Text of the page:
I have to say, I was completely confident that attending NCT classes was the best approach we could take (as prospective parents), I was pretty adamant that the NHS one-day class couldn't possibly offer us anything that we wouldn't already have covered (and covered in more depth)...but I was wrong...and I was very glad I did (in the end) decide to attend (despite resenting the lost weekend time)...
Those four hours on Saturday last (considering we have already spent over 6 hours in NCT classes) actually answered more of my nagging, half-formed questions than all of the NCT sessions put together - although in fairness, we do still have a number of NCT sessions left (during which they may well fully redeem themselves)...I think my point here is that this class (in a nutshell) fully covers the *essentials*...
I'll sum up here the very important things they went through, just as a personal aide-mémoire (if nothing else), but you never know, someone out there might find this useful too... ;)
Facts and figures first of all - East Surrey hospital is a teaching hospital with 100 midwives on their books, in the ordinary labour ward (they told us not to use the term "high risk", as it simply isn't the case) there are 9 beds, each in it's own room with en-suite facilities (bath, toilet etc.) plus a further 6 beds for those needing to be induced (which are just normal rooms)...this area is a normal hospital environment (i.e. 100% clinical, perhaps a bit scary for a first time mum and dad)...next there is the birthing centre where things are rather different - only three rooms this time, but each has a mattress on the floor, birthing mats, large bouncy balls (for sitting on), sofas and even a flat panel TV, lighting is subdued - the whole environment is about as far as you can remove yourself from "ER" or "Casualty"...they also have a birthing pool, calm music is encouraged and lights tend to have dimmer switches...if there are no complications at all (and the rooms are available) then anyone can use this area...the nice thing being, if anything does start to concern the midwives, within 2 minutes you are in a clinical environment with all the tools and staff at hand to deal with any emergencies...it really does have the best of both worlds...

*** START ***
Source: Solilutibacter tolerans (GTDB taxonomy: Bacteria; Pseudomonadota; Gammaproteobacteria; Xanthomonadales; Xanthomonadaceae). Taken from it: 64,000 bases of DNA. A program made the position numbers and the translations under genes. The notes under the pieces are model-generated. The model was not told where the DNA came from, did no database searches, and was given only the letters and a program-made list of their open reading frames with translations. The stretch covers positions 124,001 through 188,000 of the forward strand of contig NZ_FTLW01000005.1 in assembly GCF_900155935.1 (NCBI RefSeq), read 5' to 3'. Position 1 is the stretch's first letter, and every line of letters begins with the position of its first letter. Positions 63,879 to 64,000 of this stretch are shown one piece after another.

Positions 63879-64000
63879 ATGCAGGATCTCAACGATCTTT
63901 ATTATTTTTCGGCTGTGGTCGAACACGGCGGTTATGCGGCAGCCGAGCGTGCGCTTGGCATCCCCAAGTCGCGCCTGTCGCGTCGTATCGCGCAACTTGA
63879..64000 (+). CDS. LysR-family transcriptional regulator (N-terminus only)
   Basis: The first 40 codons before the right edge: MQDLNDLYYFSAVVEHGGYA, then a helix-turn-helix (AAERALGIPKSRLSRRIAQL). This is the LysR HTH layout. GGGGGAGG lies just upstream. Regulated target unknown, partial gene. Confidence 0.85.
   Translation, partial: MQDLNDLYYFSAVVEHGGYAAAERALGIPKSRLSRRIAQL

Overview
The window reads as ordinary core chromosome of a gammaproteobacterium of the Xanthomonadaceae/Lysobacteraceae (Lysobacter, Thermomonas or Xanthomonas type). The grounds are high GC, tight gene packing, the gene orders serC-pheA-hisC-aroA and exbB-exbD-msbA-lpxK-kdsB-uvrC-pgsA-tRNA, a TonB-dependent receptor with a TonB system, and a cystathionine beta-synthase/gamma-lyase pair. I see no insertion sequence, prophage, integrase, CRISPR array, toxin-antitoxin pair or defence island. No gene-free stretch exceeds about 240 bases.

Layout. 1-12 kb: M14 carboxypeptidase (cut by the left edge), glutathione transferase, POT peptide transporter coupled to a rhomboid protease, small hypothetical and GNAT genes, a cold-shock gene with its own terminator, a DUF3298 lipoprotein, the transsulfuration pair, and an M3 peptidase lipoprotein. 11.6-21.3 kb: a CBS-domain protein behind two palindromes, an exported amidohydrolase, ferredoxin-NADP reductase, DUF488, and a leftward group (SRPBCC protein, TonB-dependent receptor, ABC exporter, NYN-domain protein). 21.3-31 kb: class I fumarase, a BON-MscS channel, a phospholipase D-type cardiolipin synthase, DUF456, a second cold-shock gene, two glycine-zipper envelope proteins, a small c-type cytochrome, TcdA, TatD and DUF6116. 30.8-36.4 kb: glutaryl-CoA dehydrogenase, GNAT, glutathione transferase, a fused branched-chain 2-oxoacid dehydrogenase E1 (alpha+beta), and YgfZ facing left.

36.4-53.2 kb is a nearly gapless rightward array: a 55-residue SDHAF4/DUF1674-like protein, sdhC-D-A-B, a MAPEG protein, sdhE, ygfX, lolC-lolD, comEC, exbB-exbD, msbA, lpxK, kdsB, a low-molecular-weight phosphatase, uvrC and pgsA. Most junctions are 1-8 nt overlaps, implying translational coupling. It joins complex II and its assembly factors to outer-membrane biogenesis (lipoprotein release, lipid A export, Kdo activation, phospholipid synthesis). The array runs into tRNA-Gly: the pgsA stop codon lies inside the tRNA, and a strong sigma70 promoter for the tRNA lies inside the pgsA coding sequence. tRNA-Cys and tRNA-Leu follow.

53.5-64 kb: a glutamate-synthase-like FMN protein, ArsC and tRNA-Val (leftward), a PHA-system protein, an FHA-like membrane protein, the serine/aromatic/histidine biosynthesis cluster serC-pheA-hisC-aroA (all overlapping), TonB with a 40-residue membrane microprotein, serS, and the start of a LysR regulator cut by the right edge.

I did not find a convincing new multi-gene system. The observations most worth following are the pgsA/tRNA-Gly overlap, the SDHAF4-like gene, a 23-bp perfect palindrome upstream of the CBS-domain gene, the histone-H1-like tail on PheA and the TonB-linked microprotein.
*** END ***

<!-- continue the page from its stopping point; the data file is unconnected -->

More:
The next thing they took us through was all the (critical) things to pack...
So here, the definitive list of "What to take to hospital" (from a senior Midwife's point of view) -
2 large towels
3 baby vests
3 baby grows
A pot of barrier cream (Sudacrem)
An infinite supply of muslin cloths (you can never have too many)
A selection of cool clothes for mum (suitable for long, refreshing constitionals around the golf course)
A large selection of high energy snacks (up to 6,500 calories (that's 1,500 more than NCT estimates!) can be burnt up during childbirth)
Glucose tablets (same reason, plus quick and easy to imbibe)
Lip balm (the gas, if taken, tends to dry out the mouth)
A baby blanket (not white, or the orderlies might take it down to the dungeons to be washed, never to be seen again)
A full pack of nappies
2 pillows (the hospital is low at the moment - again though , not white pillow cases!)
1 (must be brand new and boxed, or you won't be allowed to plug it in for health and safety reasons) electric desk fan (it is deliberately kept warm on the wards to reduce shock to the newborns, and it's going to be hot anyway)!
...and in a *separate* carrier bag (ready to hand to the midwife when requested) -
1 disposable nappy
1 basic vest
1 basic baby grow (don't bother with a posh one at this stage, by all accounts it will be covered in sick by visiting time, switch to the posh one 2 minutes before the door opens to admit relatives)
1 basic hat
1 basic cardigan
Next up, I'll cover the signs they told us to keep an eye on as the due date approaches, getting to hospital, and what happens during the first stage of pregnancy...but that is for another post (as this one is already quite long enough... ;)